From Suyac to Molocaboc: Stories of Resilience

It was 5:30am of December 22 after Misa de Gallo. Some may return to their houses, and others may be sleepy. But in the case of University of St. La Salle relief volunteers, it is not. They were awake enough to head not towards their homes but towards the island of Suyac and Molocaboc to do some relief work this Christmas.

Thirteen volunteers of USLS Operasyon Yolanda went to the said islands of Sagay city to give some relief goods and roofing materials this last December 22 and 23. They were headed by Rhoderick Samonte, director of Center for External Relations and Institute for Negros Development and were composed by representatives from CER, IND, Community Outreach of USLS-Integrated School and varsity players of the university.

“I am very thankful to the volunteers who have joined and may God continue to bless and for them to continue their mission”, Samonte said.

They have distributed goods to more than 80 households of Sitio Suyac and more than 200 kids received candies, toys, apples and oranges. Also to help them in reconstructing their houses, the relief volunteers also gave 120 roofs and more than 40 kilos of nails to Suyac. While more than 300 families and 500 kids also received goods in Puroks Magay and Cotcoton, Molocaboc.

“Thank you to the volunteers who have helped us in giving our people the things they needed”, Jessica Marco, Barangay Kagawad of Molocaboc said.

Aside from food shortage, Sitio Suyac also seen that their Mangrove eco-park was destructed by the typhoon. On the reports of Ma. Lyn Lacson, Community Organizer of Sagay Marine Reserve, 8 to 10 percent of the park was damaged. They already assigned emergency employees to help in restoration of the mangroves as well as to help the community there.

“It is also a help not just to the environment but also to those who lost their jobs after Yolanda have hit them”, Lacson added.

Nine houses in Suyac were totally damaged and 88 were partially damaged and in Molocaboc, 700 houses were damaged. 62 boats were damaged in Suyac while in Molocaboc were 94 which includes motorized and non-motorized pump boats.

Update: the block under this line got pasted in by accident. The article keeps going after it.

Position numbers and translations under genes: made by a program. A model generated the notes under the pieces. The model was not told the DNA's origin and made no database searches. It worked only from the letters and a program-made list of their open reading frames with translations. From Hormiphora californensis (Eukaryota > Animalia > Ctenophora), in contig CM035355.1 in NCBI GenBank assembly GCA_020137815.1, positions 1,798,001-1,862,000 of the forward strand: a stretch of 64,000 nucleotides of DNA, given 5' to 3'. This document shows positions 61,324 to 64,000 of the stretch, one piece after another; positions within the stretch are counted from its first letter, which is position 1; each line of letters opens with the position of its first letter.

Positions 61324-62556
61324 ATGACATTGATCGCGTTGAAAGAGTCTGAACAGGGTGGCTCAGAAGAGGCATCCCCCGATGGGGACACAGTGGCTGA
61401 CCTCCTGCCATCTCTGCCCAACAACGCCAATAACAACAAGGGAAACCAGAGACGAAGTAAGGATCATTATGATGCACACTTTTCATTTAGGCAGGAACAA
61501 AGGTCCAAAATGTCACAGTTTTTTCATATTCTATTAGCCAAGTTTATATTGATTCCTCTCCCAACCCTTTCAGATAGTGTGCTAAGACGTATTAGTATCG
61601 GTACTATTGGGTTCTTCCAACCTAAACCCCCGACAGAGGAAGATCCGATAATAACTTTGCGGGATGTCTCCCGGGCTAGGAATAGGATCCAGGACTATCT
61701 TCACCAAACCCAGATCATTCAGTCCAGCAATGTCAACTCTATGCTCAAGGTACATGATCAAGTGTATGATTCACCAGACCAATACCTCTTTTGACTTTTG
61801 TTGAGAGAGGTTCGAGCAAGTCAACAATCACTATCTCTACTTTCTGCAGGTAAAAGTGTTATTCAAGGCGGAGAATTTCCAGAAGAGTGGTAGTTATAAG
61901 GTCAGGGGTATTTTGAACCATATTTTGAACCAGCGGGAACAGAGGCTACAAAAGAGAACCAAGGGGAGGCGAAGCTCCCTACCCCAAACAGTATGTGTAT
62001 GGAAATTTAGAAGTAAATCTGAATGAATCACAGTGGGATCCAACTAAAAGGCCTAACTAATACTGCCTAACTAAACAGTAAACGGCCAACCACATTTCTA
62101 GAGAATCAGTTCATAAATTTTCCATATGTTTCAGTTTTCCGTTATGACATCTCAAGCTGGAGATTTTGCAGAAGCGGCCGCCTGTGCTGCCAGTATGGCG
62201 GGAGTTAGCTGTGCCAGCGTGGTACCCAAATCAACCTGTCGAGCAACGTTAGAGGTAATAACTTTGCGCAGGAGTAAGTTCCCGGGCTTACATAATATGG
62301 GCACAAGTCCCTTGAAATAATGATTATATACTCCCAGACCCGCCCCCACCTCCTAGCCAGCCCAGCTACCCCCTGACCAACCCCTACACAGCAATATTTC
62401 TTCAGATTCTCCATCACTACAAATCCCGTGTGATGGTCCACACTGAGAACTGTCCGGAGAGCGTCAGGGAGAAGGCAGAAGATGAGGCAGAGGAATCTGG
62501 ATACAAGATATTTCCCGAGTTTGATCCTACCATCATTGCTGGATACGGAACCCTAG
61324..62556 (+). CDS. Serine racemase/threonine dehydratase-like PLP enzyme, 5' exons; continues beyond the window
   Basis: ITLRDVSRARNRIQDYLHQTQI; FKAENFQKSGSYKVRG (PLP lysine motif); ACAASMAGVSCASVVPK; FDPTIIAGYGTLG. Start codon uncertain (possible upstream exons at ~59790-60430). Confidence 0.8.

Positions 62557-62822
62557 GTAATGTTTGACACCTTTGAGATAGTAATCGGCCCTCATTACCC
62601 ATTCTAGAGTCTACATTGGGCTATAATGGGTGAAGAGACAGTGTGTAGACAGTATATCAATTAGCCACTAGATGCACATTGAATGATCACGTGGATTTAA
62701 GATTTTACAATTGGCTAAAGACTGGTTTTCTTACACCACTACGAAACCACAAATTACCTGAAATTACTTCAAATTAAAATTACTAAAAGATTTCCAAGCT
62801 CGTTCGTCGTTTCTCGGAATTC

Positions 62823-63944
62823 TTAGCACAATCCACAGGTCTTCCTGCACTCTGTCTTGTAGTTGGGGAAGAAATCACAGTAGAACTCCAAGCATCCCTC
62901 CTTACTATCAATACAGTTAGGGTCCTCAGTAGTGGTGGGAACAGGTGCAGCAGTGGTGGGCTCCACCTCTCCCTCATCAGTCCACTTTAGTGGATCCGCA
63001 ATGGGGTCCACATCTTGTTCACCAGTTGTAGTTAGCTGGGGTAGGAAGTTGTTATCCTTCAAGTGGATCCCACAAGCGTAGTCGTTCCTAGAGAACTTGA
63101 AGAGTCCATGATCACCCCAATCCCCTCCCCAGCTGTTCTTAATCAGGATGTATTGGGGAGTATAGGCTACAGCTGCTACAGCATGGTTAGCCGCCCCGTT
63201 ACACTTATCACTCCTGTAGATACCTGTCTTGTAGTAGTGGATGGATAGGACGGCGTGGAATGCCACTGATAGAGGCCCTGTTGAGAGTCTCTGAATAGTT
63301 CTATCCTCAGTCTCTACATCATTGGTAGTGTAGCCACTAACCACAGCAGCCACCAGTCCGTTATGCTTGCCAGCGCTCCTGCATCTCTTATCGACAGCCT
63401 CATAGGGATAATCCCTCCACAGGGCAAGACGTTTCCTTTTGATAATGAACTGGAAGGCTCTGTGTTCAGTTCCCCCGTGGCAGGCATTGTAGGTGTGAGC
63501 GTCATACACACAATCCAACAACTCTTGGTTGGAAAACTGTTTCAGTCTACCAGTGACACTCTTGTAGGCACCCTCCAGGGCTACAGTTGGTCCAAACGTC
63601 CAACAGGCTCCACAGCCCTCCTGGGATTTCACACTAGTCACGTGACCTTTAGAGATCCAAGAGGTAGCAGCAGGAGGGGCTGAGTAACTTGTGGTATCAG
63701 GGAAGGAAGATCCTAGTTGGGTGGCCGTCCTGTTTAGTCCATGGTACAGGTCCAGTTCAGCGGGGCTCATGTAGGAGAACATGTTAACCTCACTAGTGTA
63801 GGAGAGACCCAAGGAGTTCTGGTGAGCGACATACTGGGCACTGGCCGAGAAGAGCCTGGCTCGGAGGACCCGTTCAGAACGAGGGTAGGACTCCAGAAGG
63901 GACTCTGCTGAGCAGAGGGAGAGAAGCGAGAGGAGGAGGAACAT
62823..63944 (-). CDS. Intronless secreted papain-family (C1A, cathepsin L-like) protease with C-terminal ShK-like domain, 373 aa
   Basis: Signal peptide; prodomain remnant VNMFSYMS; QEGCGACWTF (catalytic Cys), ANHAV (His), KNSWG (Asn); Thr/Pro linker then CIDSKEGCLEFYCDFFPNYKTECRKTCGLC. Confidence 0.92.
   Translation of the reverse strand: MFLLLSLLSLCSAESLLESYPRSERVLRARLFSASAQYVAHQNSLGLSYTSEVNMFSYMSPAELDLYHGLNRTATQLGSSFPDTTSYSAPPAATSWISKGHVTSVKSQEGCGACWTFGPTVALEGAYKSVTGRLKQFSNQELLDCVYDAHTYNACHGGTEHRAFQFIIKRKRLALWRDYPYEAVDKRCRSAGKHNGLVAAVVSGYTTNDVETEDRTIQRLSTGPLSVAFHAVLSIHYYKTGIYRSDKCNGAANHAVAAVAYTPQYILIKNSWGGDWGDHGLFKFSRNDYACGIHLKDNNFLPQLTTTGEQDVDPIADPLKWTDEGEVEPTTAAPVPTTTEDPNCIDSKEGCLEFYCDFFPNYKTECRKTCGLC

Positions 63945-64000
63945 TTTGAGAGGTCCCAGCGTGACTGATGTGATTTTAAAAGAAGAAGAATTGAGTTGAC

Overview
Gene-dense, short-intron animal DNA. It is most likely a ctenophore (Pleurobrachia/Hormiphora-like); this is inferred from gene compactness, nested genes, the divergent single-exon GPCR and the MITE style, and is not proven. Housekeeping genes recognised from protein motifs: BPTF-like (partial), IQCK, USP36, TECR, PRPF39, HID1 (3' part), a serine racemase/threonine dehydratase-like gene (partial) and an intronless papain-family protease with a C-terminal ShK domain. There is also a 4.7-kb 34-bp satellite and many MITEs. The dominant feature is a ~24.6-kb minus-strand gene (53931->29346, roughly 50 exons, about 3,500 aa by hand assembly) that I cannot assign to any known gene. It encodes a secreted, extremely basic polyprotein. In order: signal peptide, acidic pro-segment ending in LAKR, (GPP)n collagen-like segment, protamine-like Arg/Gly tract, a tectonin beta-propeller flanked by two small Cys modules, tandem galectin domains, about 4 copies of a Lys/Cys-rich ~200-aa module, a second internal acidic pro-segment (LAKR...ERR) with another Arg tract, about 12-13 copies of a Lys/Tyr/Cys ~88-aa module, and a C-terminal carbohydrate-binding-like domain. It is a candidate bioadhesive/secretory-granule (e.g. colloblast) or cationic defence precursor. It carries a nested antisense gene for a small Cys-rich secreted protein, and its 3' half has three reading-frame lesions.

Lelita Juliano, 67 years old, all alone with her two grandchildren was one of those affected in Suyac. She said that the typhoon left their house roofless and because it is made of light materials, their house was left only by some ‘haligi’ and torn walls. Their house was one of the nine that were totally damaged in Suyac.

“We just cover our home with curtains and ‘trapal’ for us to have our temporary roof during nights. We just hope that it won’t rain”, she added.

Alongside with Lelita is Jeremiah Macapas, 38, also left by Yolanda jobless because the pump boat were he used to do his job was damaged. He did not expect that the typhoon would have been that strong.

Macapas also added that they did not evacuate because their elders said that the storm were just that ordinary, but when the storm came, it blown the strongest winds he never experienced in his entire life.

“It was a miracle that the storm turns it direction and I thank God because whatever storm that may came, He is still there to protect us”, Macapas said.

On the other hand, Maricris Batiansala of Purok Cotcoton cannot forget their experience during Yolanda. According to her, their situation became worse because the well, their sole source of water there, became salty. It is either they will buy to Vito, a place in Sagay or to wait that rain will pour down in their big jars. But some of their jars were also broken by the typhoon.

“That is why until now, some of us cannot take a bath and wash our used clothes weeks from now,” she said.

Lelita, Jeremiah and Maricris were among of those who received relief goods through the Operasyon Yolanda. They have received can goods, rice, water and some toys for their children. Also Lelita and Jerimiah received roofs for their houses.

Lelita said that she is thankful that the relief operation has seen her situation and gave her 10 roofing materials. “I will never forget this help they have given to me. I hope that God may bless them,” she added.

Totaling to more than 2000 individuals was given relief goods by the USLS volunteers. Samonte said that he is very thankful that they have finished their mission to the two islands. He also thanked those who donated relief goods to the Operasyon Yolanda.

“To the Lasallian Community, partners, students, and other who were unknown that helped in donating goods, thank you very much that you have been a part of this relief operation”, Samonte said.

The relief operations will not stop and “will continue until those communities will be restored”. Samonte, together with the volunteers also plans to go back in Cadiz city this December 30 to help in painting and distribute those donated pump boats to the families who lost their fishing boats. They also plans to visit Tacloban this January.

“Christmas becomes real if everyone is engaged in the act of giving. Thank you very much to those who made their part in this relief operations because you have defined the true meaning of Christmas”, Samonte added.

At around 4:30m of December 23, the volunteers now head towards Bacolod. With them now were not relief goods but their cheers of having a ‘good job’ in the relief ops they have conducted in Suyac and Molocaboc.

“Good Job! Good Job! G-O-O-D J-O-B! Good Job! Good Job!” they said as they head now towards their homes.

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Author: Macoi Garcia

Storyteller. Writes for what my heart and mind says.

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